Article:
Syllabus and Readings – Course Taught at Venice

This course was taught by the four co-organizers of the Politics of Religious Freedom project in collaboration with Professors Krzysztof Drzewicki and Nazila Ghanea at the Venice School of Human Rights, European Inter-University Center for Human Rights and Democratization, in July 2011.  For updated course materials please see: “Course materials: ‘Religious Freedom and the Rights of Religious Minorities.’”

Religious Freedom and the Rights of Religious Minorities: Law, Politics, Praxis

Venice School of Human Rights

European Inter-University Center for Human Rights and Democratization

Summer 2011

 

Monday, July 4

9:30 am to 10:45 am – Introduction: Religious Freedom as a Human Right

Prof. W. F. Sullivan and Prof. P. Danchin

Required Reading:

Arcot Krishnaswami, Study of Discrimination in the Matter of Religious Rights and Practices (1960), Introduction, pp. 1-12.

Carolyn Evans, “Towards a Theory of Freedom of Religion or Belief,” in Carolyn Evans, Freedom of Religion under the European Convention on Human Rights 18-33 (2001).

Also Recommended:

Peter G. Danchin, “Islam in the Secular Nomos of the European Court of Human Rights,” 32 Michigan Journal of International Law (2011).

Winnifred Fallers Sullivan, The Impossibility of Religious Freedom (Princeton University Press, 2005).

11:00 am to 12:30 pm – Religious Freedom in the European Human Rights System

Prof. K. Drzewicki

Required Reading:

European Convention on Human Rights

‘Article 9: Freedom of Religion’, in D.J. Harris, M. O’Boyle, E.P. Bates, C.M. Buckley et al., Law of the European Convention on Human Rights, Oxford University Press, 2009, Second Edition, pp. 425-441.

Krzysztof Drzewicki, ‘European Systems for the Promotion and Protection of Human Rights’, in C. Krause and M. Scheinin (eds), International Protection of Human Rights: A Textbook, Turku / Åbo: Åbo Akademi University Institute for Human Rights, 2009, pp. 365-388 (on OSCE: at 381-388).

Also Recommended:

Thomas Burgenthal, International Human Rights in a Nutshell, St. Paul, Minn.: West Publishing Co., 1995, Second Edition, pp. 159-169.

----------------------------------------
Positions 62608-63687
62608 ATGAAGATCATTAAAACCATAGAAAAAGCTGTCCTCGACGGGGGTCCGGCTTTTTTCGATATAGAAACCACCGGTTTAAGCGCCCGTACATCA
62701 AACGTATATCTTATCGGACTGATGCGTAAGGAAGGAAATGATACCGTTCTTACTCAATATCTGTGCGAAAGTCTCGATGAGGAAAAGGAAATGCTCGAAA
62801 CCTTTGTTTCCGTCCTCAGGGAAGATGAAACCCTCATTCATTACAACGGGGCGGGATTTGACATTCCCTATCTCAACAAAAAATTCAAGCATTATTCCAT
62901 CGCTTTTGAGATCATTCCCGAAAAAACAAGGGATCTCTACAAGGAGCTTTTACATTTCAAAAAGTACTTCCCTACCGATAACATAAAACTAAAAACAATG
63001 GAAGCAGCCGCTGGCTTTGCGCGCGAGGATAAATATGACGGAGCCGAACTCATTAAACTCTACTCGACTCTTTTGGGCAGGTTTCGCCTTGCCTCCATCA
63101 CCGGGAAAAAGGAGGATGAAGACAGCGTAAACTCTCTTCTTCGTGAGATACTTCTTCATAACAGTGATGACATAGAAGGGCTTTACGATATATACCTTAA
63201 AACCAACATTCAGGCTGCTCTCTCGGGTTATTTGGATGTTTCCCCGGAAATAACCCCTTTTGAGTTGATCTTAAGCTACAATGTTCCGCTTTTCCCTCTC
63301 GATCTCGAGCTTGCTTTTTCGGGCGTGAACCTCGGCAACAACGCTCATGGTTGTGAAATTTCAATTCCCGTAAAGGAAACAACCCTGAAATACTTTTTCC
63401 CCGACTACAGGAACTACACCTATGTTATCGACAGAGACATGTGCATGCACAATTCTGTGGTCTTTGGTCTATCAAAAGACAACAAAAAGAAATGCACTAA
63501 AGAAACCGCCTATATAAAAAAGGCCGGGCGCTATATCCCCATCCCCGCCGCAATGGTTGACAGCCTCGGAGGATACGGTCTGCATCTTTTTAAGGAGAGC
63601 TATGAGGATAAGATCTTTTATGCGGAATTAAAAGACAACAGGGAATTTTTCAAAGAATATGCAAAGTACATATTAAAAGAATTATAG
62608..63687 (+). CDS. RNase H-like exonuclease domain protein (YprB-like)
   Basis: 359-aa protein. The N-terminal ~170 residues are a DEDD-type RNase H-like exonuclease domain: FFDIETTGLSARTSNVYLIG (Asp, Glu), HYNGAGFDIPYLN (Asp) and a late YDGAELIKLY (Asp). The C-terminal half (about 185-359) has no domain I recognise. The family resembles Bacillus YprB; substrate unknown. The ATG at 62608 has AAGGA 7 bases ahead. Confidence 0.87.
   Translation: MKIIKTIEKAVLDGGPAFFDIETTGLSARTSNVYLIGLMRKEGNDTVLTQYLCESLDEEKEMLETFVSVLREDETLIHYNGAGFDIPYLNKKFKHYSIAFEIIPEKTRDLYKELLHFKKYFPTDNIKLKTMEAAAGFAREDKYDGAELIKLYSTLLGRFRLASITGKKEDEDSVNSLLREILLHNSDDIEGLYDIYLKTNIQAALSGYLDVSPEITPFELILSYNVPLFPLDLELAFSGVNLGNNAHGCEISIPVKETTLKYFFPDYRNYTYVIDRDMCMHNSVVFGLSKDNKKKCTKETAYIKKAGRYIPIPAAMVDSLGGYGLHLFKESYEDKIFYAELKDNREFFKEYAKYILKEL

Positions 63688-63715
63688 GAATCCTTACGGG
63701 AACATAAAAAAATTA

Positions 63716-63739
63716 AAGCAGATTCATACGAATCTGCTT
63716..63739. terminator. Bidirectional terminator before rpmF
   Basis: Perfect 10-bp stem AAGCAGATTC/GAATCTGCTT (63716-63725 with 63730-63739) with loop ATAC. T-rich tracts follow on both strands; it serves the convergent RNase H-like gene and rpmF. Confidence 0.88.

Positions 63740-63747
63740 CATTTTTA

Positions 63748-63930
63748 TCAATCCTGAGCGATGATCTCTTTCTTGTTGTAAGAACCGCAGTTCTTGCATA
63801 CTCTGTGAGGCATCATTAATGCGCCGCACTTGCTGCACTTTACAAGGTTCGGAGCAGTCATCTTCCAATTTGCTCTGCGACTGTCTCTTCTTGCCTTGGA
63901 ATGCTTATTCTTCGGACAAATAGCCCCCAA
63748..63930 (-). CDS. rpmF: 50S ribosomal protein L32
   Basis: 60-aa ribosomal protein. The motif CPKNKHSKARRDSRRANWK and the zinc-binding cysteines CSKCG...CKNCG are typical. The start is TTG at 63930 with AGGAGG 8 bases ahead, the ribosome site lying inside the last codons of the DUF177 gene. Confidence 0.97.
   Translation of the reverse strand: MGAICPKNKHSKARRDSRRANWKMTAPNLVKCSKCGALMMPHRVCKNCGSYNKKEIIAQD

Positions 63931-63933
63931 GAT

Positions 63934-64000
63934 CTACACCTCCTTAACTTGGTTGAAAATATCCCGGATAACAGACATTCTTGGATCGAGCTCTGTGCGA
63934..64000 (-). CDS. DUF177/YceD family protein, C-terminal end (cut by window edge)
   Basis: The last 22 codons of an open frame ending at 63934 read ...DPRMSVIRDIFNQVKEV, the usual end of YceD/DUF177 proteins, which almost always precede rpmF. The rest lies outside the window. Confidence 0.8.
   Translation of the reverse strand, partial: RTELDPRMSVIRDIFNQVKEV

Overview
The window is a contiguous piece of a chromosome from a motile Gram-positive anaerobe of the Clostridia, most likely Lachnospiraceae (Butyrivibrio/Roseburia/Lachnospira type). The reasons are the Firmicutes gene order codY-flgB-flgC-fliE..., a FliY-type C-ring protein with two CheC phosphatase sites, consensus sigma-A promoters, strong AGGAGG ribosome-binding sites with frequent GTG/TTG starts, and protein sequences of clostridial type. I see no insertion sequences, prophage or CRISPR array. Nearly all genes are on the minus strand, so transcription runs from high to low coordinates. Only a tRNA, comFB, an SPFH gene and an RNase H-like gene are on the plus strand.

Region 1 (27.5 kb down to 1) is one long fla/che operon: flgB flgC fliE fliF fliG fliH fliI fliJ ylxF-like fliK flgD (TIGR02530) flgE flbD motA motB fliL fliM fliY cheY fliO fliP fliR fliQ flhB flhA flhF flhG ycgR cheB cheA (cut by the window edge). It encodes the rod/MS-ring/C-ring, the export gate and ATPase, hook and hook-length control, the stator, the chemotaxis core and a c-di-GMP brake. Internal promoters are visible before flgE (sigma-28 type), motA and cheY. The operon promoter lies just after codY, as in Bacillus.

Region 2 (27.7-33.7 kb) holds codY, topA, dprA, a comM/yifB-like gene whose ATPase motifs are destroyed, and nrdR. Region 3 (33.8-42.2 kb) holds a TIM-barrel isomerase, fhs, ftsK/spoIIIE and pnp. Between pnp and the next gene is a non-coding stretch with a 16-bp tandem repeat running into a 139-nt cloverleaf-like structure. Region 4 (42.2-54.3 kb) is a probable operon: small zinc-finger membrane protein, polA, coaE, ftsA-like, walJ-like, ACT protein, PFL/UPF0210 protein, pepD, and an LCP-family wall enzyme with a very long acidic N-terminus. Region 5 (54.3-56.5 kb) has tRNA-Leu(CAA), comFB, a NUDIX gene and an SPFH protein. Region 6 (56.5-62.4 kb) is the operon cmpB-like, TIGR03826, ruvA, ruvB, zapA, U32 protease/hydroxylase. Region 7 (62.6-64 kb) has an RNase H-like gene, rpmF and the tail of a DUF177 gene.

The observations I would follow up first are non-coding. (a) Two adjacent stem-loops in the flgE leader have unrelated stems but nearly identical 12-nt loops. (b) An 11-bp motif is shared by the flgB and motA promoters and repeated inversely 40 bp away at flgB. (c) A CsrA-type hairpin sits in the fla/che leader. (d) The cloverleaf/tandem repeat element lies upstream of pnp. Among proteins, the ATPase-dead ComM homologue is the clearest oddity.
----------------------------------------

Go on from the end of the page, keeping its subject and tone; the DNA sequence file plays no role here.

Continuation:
Malcolm D. Evans, Religious Liberty and International Law in Europe, 42-144 (Cambridge University Press, 1997).

Malcolm D. Evans, Manual on the Wearing of Religious Symbols in Public Areas, (Strasbourg: Council of Europe, 2009).

2:30 pm to 4:30 pm – Case Study: OSCE – Toledo Principles on Teaching about Religion in Public Schools

Prof. K. Drzewicki

Required Reading:

OSCE Human Dimension Commitments. Volume 1: Thematic Compilation: Warsaw: OSCE/ODIHR, Second Edition, 2005.

Toledo Guiding Principles on Teaching about Religions and Beliefs in Public Schools, ODIHR Advisory Council of Experts on Freedom of Religion and Belief (2007).

Tuesday, July 5

9:30 am to 10:45 am – Religious Freedom in International Law

Prof. N. Ghanea

Required Reading:

Nazila Ghanea,”Faith in Human Rights, Human Rights in Faith,” in N. Ghanea (ed), The Challenge of Religious Discrimination at the Dawn of the New Millennium (Martinus Nijhoff, 2003) pp. 107-132.

Paul M. Taylor, Freedom of Religion: UN and European Human Rights Law and Practice (Cambridge University Press, 2005), pp. 339-351.

Also Recommended:

T. Jeremy Gunn, “The complexity of religion and the definition of ‘religion’ in international law,” 16 Harvard Human Rights Law Journal 189 (2003).

11:00 am to 12:30 pm – Religious Freedom and the UN System of Protection

Prof. N. Ghanea

Required Reading:

Brice Dickson, “The United Nations and Freedom of Religion,” 44.2 International and Comparative Law Quarterly 327 (1995).

Donna J. Sullivan, “Advancing the freedom of religion or belief through the UN Declaration on the Elimination of Religious Intolerance and Discrimination,” 82.3 American Journal of International Law 487 (1988).

Also Recommended:

Michael Wiener, “The Mandate of the Special Rapporteur on Freedom of Religion or Belief: Institutional, procedural and substantive legal issues,” 2.1 Religion and Human Rights 3 (2007).

2:30 pm to 4:30 pm – Case Study: Religious Minorities in the Middle East

Prof. N. Ghanea

Required Reading:

Johannes A van der Ven, “Religious Rights for Minorities in a Policy of Recognition,” 3.2 Religion and Human Rights 155 (2008).

Nazila Ghanea, “Religious or Minority? Examining the Realization of International Standards in Relation to Religious Minorities in the Middle East,” 36 Religion, State and Society 303 (2008).

Also Recommended:

Nazila Ghanea-Hercock, “Human Rights of Religious Minorities and of Women in the Middle East,” 26 Human Rights Quarterly 705 (2004).

Nazila Ghanea and Binesh Hass, “Seeking justice and an end to neglect: Iran’s minorities today,” Minority Rights Group International (2011), available at www.minorityrights.org/download.php?id=939